Hands-on: Clive Barker's Jericho

Wow, color me pleasantly surprised. Codemasters released a demo for Clive Barker’s Jericho this week and I was blown away. Jericho is an upcoming FPS interlaced with horror elements and combines team-based combat with various paranormal powers. While I’ve known about the game for a little while, I was shaky about its gameplay — especially since the game has to balance and offer fun gameplay for 6 different squad members. This game is only the second title for the game’s developer, Mercury Steam, and their debut title (American McGee Presents Scrapland) was a bit mediocre.

But after getting some hands-on time with the demo, most of my fears vanished. I’m happy to say that your squad’s AI is not stupid (Daikatana, anyone?), the game has excellent atmosphere and visuals and the controls are very tight and solid. While the game will have 6 squad members for you to control, the demo came with 3: Sgt. Frank Delgado, Lt. Abigail Black and Sgt. Billie Church. They’ll react to enemies, seek cover, yell out commands and positions and will comment on whether or not you’re a moron.


One of the main draws to the game is the Jericho squad, which is comprised of 6 (well, 7 if you include yourself) supernatural characters laced with paranormal powers. Each member has two specialized paranormal powers to wield along with some pretty cool weapons. Take Church, for example. She’s a Christian circus-girl turned badass ninja. Her specialized powers are blood magic, one of which is a fire emblem that causes fire damage to any enemy that approaches. In a haunting fashion, she carves the symbol into her hand and then sit back to watch the fireworks. As for her conventional weapons, she has a really awesome katana along with an automatic pistol.

Storywise, the game’s plot is penned by notable horror author Clive Barker. I, of course, have fond memories of his first produced game, Clive Barker’s Undying and went into Jericho with full intentions of being creeped out, and good lord was I creeped out. As for the story, it’s somewhat complex; before Adam and Eve, God created the Firstborn, who was God’s first attempt in recreating himself. Of course, it doesn’t turn out well and God banishes the Firstborn into the desert. Many years pass and a city called Al Khalid is built on top of the Firstborn’s grounds. Naturally, creepy and deadly things occur and the Jericho squad is called in to clean house.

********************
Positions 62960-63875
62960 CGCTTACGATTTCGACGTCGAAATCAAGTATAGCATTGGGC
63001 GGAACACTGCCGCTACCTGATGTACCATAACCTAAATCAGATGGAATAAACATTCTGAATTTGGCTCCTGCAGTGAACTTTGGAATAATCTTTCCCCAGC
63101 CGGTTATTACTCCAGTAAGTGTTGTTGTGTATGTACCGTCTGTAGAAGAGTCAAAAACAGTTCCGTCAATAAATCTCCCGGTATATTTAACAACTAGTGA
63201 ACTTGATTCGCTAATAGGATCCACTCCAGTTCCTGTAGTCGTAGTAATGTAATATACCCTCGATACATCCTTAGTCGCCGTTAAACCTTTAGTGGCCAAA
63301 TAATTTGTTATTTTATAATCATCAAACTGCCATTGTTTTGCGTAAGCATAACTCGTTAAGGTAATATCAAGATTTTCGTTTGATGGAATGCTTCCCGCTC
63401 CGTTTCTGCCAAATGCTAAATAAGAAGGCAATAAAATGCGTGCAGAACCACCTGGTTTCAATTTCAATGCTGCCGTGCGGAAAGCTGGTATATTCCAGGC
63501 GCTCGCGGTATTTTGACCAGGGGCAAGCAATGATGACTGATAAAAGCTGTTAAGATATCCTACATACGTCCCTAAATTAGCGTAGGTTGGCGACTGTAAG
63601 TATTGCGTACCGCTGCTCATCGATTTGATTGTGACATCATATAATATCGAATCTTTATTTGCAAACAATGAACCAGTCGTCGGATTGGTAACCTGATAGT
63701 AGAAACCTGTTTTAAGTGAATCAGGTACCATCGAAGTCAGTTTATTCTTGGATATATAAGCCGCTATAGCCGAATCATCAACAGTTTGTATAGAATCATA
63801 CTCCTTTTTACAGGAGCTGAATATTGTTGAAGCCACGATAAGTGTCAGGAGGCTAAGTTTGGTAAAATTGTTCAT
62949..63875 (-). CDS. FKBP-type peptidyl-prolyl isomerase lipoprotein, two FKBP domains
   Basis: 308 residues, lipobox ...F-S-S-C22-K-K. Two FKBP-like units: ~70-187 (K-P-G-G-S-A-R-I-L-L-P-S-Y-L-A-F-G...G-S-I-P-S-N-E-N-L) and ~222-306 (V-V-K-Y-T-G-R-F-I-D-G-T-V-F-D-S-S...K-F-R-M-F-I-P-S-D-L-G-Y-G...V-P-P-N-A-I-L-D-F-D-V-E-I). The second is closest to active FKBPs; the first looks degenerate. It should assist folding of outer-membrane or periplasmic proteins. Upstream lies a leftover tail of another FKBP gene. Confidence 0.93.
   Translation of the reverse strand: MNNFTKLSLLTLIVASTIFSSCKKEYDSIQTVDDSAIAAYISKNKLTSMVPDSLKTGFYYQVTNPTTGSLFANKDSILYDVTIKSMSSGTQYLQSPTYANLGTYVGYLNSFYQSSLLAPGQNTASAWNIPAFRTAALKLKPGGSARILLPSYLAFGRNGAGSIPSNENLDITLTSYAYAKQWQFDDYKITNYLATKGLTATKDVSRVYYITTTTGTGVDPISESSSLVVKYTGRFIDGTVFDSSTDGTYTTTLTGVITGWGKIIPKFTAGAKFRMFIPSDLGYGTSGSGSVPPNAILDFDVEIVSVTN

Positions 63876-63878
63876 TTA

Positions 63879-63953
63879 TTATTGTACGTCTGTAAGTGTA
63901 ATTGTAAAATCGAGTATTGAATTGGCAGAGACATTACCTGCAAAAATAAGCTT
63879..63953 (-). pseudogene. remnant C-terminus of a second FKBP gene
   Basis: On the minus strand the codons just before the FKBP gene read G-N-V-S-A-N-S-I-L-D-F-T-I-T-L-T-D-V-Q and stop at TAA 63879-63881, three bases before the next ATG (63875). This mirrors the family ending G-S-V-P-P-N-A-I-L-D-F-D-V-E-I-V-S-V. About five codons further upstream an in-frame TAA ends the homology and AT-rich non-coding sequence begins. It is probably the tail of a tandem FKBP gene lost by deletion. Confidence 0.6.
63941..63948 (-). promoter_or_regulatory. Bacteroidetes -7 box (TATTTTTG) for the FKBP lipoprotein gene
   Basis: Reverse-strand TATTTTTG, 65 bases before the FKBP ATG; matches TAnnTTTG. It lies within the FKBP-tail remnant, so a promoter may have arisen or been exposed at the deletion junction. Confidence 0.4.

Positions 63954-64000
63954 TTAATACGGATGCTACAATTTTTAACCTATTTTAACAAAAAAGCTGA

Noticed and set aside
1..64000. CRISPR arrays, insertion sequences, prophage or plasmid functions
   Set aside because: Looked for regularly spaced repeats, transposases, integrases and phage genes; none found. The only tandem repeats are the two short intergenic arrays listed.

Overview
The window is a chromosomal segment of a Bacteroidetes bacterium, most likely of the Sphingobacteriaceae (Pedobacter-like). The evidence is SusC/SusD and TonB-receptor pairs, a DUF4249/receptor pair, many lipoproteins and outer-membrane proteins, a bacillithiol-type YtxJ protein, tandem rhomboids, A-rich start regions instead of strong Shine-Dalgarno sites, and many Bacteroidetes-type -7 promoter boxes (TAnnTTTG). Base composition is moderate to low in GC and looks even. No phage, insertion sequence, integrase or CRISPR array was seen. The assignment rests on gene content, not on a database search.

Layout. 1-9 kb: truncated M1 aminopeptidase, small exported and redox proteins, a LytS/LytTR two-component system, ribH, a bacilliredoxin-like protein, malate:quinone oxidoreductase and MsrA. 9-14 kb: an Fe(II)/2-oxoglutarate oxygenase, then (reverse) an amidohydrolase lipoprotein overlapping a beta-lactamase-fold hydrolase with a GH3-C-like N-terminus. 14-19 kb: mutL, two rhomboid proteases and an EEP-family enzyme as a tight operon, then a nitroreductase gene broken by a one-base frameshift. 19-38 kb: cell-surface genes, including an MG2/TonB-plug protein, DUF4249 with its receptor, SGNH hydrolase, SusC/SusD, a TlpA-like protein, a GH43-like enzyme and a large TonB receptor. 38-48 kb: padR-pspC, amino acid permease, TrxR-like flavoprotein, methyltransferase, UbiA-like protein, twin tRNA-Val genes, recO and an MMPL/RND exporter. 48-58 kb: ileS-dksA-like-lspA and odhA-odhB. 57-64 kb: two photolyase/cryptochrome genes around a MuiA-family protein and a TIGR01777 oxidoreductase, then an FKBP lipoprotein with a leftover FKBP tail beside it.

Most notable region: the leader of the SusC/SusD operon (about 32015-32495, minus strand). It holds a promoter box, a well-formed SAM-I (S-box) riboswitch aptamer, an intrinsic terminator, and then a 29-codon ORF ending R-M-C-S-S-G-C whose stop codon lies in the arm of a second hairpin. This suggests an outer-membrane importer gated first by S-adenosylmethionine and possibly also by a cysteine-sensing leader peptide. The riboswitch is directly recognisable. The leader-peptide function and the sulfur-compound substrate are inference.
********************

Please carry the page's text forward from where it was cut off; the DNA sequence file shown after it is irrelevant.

You control the seemingly 7th member of Jericho squad, named Capt. Devin Ross. In an interesting twist, you’re killed very early in the game, but thanks to your telepathic skills your essence exists within the rest of Jericho squad. In other words, your "being" can be transferred to any of the other Jericho members, which allows you to control whatever member you wish. One thing I liked is how Jericho squad reacts to your seemingly invasion of their bodies.


Thankfully, switching between your squad is painless and the controls are implemented well. Left and right mouse click switches between your two weapons, Q and E switches between your paranormal powers and space bar lets you jump into someone’s body. Unfortunately, the game doesn’t allow you to jump which is a bit weird, especially nowadays.

In addition, the game has some situational moments where you have to tap directional keys in order to survive. The first time I encountered the demo’s situational moment, I was blown away by its presentation; Church is trying to shimmy down a narrow well when an enemy attacks. While this scene was excellent, you’re forced to comply with the keys or else you die; there’s no alternative. Alright, that’s fine, but this particular situational moment was pretty unforgiving, so that meant I died several times trying to pass it. I don’t really enjoy these moments because while I’m frantically spending time trying to pass it, I miss whatever cool is happening on screen.


Visually, the game looks great. I mean, holy heck, I was stunned at how amazing it looked. The game uses Mercury Steam’s Mercury engine and it definitely rivals the Unreal Engine 3. There are plenty of awesome visual flairs, such as motion blur, water blotting the camera, HDR lighting and plenty of bump mapping to make you love your eyes. Performance-wise, the game ran exceedingly well on a mid-range PC I was testing it on. With everything on high and using my normal viewing resolution, the framerate was perfectly stable.

After playing the demo, my excitement for Clive Barker’s Jericho skyrocketed. It was only single-player, so I am still curious as to how well multiplayer will work; I’m also wondering about the number of play hours, but the game will allow you to traverse through Al Khalid during 5 distinct time periods. If you’re a fan of FPS games or Barker’s work, give Jericho a try.


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Author: GamerNode Staff View all posts by

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